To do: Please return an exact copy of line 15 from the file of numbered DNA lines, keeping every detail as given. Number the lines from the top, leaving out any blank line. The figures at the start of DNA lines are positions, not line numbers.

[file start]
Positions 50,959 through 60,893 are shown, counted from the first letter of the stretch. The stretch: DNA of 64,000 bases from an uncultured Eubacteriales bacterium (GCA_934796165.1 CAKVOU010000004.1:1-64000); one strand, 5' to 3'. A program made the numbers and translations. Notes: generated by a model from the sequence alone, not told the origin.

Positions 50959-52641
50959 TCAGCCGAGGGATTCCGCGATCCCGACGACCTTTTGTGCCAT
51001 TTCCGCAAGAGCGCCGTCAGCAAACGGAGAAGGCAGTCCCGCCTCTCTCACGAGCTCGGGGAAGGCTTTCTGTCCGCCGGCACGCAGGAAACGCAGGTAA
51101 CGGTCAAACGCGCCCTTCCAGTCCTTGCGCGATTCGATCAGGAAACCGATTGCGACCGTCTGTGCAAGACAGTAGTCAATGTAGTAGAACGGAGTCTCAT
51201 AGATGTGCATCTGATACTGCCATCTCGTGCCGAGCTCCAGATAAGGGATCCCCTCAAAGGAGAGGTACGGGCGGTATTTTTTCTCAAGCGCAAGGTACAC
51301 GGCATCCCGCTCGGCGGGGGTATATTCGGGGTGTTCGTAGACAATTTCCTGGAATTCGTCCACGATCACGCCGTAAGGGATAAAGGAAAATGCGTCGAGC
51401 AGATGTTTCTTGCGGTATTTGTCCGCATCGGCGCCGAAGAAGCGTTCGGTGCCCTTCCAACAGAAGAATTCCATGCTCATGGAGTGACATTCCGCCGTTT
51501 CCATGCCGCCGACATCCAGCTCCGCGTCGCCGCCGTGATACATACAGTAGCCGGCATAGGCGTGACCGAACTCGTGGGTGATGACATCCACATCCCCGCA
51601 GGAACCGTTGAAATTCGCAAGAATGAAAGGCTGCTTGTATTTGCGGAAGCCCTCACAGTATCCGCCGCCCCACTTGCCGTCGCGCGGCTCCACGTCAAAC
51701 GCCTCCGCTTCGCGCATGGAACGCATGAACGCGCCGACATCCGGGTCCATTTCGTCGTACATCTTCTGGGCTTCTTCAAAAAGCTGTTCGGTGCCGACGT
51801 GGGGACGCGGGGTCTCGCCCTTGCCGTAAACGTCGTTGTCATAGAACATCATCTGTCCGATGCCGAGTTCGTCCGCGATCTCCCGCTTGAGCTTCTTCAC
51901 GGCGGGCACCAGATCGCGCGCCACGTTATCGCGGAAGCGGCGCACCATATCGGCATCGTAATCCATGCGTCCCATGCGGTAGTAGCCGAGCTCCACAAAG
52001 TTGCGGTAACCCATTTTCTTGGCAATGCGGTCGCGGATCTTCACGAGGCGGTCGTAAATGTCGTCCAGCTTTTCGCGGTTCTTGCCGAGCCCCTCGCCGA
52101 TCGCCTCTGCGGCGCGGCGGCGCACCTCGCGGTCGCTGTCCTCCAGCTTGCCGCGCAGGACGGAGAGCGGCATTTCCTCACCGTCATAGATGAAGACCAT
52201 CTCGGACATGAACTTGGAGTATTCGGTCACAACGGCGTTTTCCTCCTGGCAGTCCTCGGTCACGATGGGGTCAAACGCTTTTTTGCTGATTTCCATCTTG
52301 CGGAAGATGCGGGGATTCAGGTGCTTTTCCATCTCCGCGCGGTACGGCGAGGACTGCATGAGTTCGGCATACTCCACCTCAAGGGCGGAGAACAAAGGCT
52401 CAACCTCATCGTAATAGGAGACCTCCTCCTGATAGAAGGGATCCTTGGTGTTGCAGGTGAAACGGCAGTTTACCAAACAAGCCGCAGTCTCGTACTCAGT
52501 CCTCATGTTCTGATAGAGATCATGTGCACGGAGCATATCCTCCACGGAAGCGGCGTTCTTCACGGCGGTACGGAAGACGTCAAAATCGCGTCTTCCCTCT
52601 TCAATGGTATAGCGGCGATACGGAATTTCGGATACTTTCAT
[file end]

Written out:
52101 TCGCCTCTGCGGCGCGGCGGCGCACCTCGCGGTCGCTGTCCTCCAGCTTGCCGCGCAGGACGGAGAGCGGCATTTCCTCACCGTCATAGATGAAGACCAT